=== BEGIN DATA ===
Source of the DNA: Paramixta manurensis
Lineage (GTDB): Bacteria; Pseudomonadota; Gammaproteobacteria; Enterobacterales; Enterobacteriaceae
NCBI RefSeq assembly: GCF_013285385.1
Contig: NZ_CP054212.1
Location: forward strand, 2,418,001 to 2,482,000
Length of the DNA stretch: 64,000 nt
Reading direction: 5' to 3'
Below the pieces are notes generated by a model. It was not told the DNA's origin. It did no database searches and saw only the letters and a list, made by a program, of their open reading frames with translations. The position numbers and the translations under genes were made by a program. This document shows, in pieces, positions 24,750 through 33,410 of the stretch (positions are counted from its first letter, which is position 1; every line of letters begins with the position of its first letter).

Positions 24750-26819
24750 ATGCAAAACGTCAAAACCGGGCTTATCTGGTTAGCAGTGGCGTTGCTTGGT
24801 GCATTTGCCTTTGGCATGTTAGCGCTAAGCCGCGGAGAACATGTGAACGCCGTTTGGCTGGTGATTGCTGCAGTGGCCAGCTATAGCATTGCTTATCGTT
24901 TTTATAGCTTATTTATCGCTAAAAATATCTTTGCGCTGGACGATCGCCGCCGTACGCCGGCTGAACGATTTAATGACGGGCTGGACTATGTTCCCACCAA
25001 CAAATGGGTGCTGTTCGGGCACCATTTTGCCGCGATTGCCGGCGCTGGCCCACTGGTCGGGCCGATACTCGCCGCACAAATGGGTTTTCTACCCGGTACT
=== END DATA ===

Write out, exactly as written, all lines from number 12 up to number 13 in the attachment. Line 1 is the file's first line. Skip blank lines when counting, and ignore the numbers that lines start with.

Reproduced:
24901 TTTATAGCTTATTTATCGCTAAAAATATCTTTGCGCTGGACGATCGCCGCCGTACGCCGGCTGAACGATTTAATGACGGGCTGGACTATGTTCCCACCAA
25001 CAAATGGGTGCTGTTCGGGCACCATTTTGCCGCGATTGCCGGCGCTGGCCCACTGGTCGGGCCGATACTCGCCGCACAAATGGGTTTTCTACCCGGTACT